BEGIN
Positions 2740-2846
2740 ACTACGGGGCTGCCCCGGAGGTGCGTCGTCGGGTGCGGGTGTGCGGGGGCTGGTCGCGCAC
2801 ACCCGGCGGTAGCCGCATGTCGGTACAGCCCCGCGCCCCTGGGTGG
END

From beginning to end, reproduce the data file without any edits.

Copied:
Positions 2740-2846
2740 ACTACGGGGCTGCCCCGGAGGTGCGTCGTCGGGTGCGGGTGTGCGGGGGCTGGTCGCGCAC
2801 ACCCGGCGGTAGCCGCATGTCGGTACAGCCCCGCGCCCCTGGGTGG